Give me my scallop-shell of quiet,
My staff of faith to walk upon,
My script of joy, immortal diet,
y bottle of salvation.
My gown of glory, hopes true gauge,
And thus I'll take my pilgrimage.

~Sir Walter Raleigh

A hiker, walking for pleasure, likes to choose between several alluring trails.
The pilgrim desires only the road that leads home.

~Frank W. Boreham

Wednesday, May 22, 2013

Saying Goodbye To The Corners

The time has come when the final fixing and fussing, the returning our former home back to a house for the market is completed.

One day the Man Himself came and said it was time for the final mopping throughout. Then he added "I'd've done it myself, but I knew you'd want to say goodbye to all the corners.

Isn't that a charming thought?  And so unlike the Man to say such a thing!  Still I pondered the cleverly stated truth of it a great deal.  

When the actual mopping took place, it was with light step and happy heart.  Really.  Perhaps because the readying had been such a long, arduous and costly process.  To be done is a good thing.  But it was more than that, much more.  In the empty quiet of the place there was time for reviewing thoughts.  There were so many blessings to recount, rehearse and put in their proper memory boxes.  In the years spent in that home, we experienced the deepest griefs known to humankind and the highest joys ..great loss and great gain.  Death, marriages, births.  

As I mopped the floors, and yes getting into the corners too, I couldn't help but pray for the next occupants, praying that they would know great joy, that they would have grace and strength for what ever their years might hold.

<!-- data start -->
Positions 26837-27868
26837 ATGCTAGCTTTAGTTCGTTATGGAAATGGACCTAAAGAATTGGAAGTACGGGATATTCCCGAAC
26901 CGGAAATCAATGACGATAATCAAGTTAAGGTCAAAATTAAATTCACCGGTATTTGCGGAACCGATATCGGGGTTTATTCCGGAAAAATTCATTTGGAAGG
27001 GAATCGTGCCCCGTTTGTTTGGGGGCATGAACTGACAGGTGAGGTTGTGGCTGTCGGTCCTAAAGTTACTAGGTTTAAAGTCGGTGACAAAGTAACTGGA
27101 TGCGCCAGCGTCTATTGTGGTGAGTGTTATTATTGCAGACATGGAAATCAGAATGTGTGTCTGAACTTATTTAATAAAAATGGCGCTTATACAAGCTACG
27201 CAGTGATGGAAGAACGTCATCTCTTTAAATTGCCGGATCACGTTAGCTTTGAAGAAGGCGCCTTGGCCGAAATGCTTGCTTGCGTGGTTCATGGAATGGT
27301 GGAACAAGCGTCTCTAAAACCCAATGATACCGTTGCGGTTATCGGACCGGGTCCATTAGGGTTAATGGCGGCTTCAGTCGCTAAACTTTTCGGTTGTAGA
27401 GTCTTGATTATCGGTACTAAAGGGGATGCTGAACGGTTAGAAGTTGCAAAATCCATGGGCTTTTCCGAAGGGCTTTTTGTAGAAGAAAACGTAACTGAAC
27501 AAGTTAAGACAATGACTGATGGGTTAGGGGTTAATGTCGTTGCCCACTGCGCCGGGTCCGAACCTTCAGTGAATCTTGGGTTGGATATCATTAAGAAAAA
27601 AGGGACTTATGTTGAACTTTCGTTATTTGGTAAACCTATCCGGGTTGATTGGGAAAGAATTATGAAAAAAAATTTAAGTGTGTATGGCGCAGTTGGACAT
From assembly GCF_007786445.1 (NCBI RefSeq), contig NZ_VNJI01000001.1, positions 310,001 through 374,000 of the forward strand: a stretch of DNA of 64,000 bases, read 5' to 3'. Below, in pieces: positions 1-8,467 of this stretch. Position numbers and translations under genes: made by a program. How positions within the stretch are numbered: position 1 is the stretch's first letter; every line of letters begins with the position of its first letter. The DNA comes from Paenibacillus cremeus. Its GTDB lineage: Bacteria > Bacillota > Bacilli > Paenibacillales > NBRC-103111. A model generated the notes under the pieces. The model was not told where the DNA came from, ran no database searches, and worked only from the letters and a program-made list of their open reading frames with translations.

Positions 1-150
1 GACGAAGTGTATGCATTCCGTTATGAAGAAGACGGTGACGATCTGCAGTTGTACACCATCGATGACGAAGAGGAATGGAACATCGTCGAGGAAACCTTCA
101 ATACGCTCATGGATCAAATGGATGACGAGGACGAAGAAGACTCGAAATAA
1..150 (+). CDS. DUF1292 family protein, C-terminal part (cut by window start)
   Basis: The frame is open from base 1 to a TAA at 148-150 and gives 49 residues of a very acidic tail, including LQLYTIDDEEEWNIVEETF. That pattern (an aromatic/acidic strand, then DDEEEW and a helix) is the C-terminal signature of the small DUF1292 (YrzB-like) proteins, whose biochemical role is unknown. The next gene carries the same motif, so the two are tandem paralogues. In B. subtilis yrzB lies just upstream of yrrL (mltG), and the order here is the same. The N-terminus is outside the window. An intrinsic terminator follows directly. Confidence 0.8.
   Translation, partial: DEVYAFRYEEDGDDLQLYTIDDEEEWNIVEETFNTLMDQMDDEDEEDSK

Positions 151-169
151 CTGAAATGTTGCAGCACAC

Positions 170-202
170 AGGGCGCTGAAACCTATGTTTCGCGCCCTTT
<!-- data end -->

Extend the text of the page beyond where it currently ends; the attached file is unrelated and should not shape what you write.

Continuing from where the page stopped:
I also remembered, blessed and prayed once more for all the skilled hands (and knees too) that helped us turn the physical house into a home with our stamp on it.  Dear sainted Ed from a former church who came in the beginning, helping us take up yards of bubble gum pink and lime frosty green shag carpet, removing the dark brown and unspeakably ugly faux Mediterranean style cabinetry out of the Victorian bathroom...the daughter and son-in-law who laid down miles of Pergo wood-look flooring and installed the French doors when we were on holiday...the son who hand-crafted the beautiful Swedish style stair railings...the grandson-in-law that painstakingly built a beautiful front door threshold...gallons of pain applied again by daughter & company as well as friends old and new.

Yes, all told, that little cottage has a full and sweet history of love and shared times that become treasured memories.

It was not lost on me that the Psalter portion for the day included "O give thanks unto the Lord for He is gracious; and His mercy endureth forever..offer unto Him the sacrifice of thanksgiving and tell out His works with gladness!"*  and remembering too, that 'sacrifice' is the offering up of something of worth for something of greater value.